Admittedly, though I thought this was going to be the ultimate math lesson, I really wasn't on board with why one needed to know how much water was leaking in order to fix a leak. Dan had the kids carefully measure the mass of water that had leaked in 10 minutes. I know, right? It's a pretty decent leak we have going in there. Tip: If you don't have a kitchen scale like this one...you need one! Very homeschool friendly little device.

They used the weight of the water to figure out how much was much dripping per hour and per day and they worked it out over a year. Dan worked with E11 and R9 on unit conversions and how to use density to calculate mass and volume.

Dan says that I view leaks in a binary sense. Either it is leaking (1) or it is not (0). While he is more of analog guy. Alright it is leaking...but how badly? Which reminds Dan of a funny tshirt he saw on a college guy this past summer. It said, "There 10 people in this world. Those who understand binary and those who don't."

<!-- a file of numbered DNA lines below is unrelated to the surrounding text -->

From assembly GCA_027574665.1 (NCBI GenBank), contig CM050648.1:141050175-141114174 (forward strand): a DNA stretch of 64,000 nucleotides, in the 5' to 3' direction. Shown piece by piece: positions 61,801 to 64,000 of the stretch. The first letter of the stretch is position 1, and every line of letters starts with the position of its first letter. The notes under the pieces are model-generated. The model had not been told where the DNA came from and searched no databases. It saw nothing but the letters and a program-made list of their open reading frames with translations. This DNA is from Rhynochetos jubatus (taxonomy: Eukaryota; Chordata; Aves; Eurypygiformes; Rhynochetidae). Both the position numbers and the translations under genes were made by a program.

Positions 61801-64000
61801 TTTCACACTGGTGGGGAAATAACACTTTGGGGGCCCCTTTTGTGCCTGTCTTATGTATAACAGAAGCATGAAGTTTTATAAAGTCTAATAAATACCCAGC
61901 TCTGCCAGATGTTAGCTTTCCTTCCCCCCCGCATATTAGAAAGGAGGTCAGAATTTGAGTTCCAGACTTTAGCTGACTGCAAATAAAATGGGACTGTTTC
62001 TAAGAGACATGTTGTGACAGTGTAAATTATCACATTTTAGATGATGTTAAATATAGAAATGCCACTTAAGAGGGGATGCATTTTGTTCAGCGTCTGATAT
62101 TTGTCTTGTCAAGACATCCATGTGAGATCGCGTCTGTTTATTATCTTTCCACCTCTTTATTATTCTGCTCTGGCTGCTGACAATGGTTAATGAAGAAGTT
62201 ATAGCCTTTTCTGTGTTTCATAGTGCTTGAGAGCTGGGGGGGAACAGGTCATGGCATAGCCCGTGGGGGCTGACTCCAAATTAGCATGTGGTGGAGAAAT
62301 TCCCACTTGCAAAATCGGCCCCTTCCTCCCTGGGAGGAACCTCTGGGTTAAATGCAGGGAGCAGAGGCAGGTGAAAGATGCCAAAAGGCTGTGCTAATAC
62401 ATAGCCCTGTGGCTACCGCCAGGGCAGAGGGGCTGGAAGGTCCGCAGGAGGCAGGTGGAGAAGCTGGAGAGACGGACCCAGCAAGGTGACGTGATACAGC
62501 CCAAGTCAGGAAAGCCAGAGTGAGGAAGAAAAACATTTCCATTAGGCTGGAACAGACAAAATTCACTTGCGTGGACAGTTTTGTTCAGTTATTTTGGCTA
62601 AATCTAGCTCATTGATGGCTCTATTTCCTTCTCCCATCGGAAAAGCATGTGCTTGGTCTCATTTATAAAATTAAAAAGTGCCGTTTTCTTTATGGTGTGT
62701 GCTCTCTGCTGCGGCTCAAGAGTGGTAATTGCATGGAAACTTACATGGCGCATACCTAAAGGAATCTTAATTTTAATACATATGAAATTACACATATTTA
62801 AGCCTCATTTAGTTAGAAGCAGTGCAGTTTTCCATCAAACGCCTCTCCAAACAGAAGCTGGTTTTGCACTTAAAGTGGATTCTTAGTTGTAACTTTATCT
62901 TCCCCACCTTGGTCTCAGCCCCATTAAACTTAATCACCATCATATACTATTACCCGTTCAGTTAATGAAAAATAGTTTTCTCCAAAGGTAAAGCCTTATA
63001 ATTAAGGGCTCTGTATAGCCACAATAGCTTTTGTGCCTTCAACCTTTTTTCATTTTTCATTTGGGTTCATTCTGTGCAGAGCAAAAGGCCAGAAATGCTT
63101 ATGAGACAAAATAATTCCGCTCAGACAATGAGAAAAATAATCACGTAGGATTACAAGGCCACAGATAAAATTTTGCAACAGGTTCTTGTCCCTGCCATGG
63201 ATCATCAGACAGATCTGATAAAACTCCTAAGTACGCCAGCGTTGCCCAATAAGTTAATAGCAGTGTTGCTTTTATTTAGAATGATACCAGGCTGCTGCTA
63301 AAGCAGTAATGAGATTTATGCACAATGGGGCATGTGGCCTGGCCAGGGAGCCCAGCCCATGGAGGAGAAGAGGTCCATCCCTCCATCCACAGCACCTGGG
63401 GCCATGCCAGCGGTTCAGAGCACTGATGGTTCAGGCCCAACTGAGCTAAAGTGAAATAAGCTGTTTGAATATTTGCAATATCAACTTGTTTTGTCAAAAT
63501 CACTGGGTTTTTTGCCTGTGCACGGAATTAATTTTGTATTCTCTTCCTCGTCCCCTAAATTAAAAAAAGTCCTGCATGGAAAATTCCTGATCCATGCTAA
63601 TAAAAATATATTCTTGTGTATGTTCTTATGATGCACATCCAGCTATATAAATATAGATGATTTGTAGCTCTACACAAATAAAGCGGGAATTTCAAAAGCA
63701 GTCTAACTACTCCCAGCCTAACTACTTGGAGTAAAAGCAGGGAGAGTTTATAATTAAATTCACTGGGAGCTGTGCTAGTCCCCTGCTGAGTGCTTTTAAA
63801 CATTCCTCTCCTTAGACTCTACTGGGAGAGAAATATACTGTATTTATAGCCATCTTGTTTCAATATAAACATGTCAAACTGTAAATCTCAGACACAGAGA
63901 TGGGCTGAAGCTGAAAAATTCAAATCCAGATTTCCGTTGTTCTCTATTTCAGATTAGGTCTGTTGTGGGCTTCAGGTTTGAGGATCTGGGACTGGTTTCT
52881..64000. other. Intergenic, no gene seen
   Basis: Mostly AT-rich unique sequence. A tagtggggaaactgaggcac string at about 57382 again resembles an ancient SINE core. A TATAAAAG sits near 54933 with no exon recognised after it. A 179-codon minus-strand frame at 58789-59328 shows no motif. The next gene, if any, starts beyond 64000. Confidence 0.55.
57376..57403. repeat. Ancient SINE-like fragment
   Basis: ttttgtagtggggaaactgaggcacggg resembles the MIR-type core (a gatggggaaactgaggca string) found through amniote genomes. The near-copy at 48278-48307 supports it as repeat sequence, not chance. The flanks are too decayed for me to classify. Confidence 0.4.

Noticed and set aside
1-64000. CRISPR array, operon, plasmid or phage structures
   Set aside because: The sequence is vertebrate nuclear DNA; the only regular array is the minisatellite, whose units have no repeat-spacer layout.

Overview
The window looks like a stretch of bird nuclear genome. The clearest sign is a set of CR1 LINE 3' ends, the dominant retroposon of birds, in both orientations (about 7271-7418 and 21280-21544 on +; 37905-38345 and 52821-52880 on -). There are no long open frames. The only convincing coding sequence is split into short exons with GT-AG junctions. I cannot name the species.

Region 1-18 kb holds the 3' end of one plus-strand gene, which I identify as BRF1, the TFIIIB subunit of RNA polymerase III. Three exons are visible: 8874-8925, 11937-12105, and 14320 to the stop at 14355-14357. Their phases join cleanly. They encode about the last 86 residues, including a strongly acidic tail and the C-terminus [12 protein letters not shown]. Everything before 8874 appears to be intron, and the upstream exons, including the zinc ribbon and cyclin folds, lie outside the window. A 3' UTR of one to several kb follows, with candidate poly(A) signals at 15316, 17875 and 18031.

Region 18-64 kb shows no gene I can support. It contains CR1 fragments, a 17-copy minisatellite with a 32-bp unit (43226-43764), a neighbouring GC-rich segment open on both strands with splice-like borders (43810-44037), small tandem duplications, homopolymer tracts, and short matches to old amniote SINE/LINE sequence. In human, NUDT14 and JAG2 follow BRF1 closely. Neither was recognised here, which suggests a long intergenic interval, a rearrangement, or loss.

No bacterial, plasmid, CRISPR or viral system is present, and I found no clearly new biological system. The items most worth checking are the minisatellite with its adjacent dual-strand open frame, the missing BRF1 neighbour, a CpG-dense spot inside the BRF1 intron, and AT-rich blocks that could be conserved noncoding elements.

## 4 comments:

It's like he can't help himself!

Surely he know that plumbers, the world over, survive without such mathematical conversions, and faucets still get fixed. Really they do!

But it made for a really cool math lesson. Lucky kids.

Jana

THIS is what I'm sayin' Jana!

And yes...you have just hit on what makes an engineer and engineer!

I think there is a special little spot in heaven for the wives of engineers where everything gets fixed without trying to figure it all out or always trying to find a better way to do it!

name withheld to protect the innocent

Amen to Ms. Anonymous!

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